What role can the visual and performing arts play in transforming the lives of those behind bars?
Experts in the field of prison arts – along with former inmates who developed an interest in painting and guitar making while incarcerated – will share their experiences, skills and insights about current research during the national Arts in Corrections conference, June 26-30, at Loyola Marymount University. In its second year, the event is produced by the nonprofit group California Lawyers for the Arts, in collaboration with LMU’s College of Communication and Fine Arts and the nonprofit William James Association.
“LMU and CFA are committed to community engagement as well as exploring the links between art and social justice, which is why we jumped at the chance to co-host this conference,” said Bryant Keith Alexander, Ph.D., dean of the College of Communication and Fine Arts. “A focus on the critical use of fine and expressive arts as tools of enlightenment, education and transformation in corrections facilities at all levels speaks to LMU’s mission of promoting the encouragement of learning, the education of the whole person, and the service of faith and the promotion of justice.”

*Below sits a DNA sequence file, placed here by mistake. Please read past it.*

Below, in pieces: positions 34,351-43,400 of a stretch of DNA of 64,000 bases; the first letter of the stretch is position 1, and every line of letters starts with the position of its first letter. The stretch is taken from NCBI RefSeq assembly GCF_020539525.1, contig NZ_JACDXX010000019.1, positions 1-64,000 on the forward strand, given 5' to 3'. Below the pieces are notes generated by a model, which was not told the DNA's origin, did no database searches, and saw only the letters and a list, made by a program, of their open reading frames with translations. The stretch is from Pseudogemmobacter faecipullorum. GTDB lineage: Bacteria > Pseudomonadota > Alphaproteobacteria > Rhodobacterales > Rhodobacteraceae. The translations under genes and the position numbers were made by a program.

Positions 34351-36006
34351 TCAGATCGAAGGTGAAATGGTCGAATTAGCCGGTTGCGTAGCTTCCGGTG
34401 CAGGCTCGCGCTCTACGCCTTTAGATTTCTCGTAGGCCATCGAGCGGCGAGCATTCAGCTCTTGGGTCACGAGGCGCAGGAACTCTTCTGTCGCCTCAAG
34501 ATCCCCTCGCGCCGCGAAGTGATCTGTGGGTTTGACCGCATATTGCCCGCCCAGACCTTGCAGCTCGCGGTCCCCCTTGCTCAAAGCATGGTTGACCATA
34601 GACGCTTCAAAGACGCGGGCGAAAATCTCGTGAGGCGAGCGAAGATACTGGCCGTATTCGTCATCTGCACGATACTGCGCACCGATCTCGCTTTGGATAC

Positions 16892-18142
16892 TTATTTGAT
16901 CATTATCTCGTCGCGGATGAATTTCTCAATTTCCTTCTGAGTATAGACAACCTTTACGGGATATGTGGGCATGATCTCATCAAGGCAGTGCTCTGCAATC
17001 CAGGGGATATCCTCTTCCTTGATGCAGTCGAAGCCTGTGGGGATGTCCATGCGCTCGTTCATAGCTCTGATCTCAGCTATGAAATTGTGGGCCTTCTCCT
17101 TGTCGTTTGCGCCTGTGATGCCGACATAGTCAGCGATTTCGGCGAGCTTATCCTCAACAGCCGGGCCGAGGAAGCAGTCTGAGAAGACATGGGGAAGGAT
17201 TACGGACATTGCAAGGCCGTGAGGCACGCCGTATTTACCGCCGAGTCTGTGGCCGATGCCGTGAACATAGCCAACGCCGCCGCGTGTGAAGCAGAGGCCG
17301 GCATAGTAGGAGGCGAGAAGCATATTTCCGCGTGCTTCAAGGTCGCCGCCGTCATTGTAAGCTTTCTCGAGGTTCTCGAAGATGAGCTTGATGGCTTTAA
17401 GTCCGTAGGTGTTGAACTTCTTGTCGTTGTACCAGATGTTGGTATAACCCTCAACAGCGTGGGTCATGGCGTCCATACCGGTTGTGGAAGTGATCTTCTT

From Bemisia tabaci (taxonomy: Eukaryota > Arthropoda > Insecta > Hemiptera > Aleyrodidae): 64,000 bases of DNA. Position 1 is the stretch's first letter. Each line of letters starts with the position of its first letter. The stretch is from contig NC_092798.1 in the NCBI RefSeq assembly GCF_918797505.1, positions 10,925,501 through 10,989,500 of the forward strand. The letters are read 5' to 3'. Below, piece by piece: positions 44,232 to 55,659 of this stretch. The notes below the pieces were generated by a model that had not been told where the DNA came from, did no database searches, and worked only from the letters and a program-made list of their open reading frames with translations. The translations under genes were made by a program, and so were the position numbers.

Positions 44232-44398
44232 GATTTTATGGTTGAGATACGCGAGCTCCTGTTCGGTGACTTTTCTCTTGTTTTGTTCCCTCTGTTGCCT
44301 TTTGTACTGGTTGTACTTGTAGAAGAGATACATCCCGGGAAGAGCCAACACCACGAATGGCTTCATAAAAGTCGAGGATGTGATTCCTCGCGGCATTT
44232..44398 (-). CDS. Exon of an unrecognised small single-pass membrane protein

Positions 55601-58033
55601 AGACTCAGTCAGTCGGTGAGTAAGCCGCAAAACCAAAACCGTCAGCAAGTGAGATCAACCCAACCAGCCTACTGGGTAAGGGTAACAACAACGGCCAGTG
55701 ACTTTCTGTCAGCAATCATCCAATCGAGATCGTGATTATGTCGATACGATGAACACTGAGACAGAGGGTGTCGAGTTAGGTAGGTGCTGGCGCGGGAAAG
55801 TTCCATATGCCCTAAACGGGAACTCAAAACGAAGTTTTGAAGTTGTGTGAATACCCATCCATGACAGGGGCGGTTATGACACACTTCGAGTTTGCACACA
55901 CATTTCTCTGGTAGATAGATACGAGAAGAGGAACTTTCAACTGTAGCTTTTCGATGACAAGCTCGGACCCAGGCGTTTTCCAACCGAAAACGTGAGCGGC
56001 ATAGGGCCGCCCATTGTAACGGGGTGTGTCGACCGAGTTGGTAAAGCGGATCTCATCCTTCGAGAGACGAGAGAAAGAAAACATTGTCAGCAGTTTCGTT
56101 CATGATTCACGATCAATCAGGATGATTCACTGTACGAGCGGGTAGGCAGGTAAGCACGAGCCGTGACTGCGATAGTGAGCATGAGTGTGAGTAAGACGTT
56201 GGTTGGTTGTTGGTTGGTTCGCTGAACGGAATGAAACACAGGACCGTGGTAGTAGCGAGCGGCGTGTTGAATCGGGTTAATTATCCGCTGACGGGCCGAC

The event will feature presentations by artists, arts administrators, educators, lawyers, and mental health and law enforcement professionals. Keynote speakers include Bryonn Bain, artist, activist and UCLA professor, on Tuesday, June 27; L.A. Philharmonic violinist Vijay Gupta on Wednesday, June 28; and state Sen. Ben Allen on Friday, June 30.
On Thursday, June 29, the conference will offer a session with alumni of Arts in Corrections, a program administered by the California Arts Council with funding from the state Department of Corrections and Rehabilitation. Three of these alums today work as painters, and another took up guitar making and constructed instruments for several well-known musicians.
The conference will also offer classes led by master artists with experience teaching different art disciplines in institutional settings; research about prison arts initiatives and their benefits; and information on best practices and the challenges facing these programs. StoryCorps, a group dedicated to collecting, sharing and preserving people’s stories, will be set up on campus.
This article originally appeared in the LMU Newsroom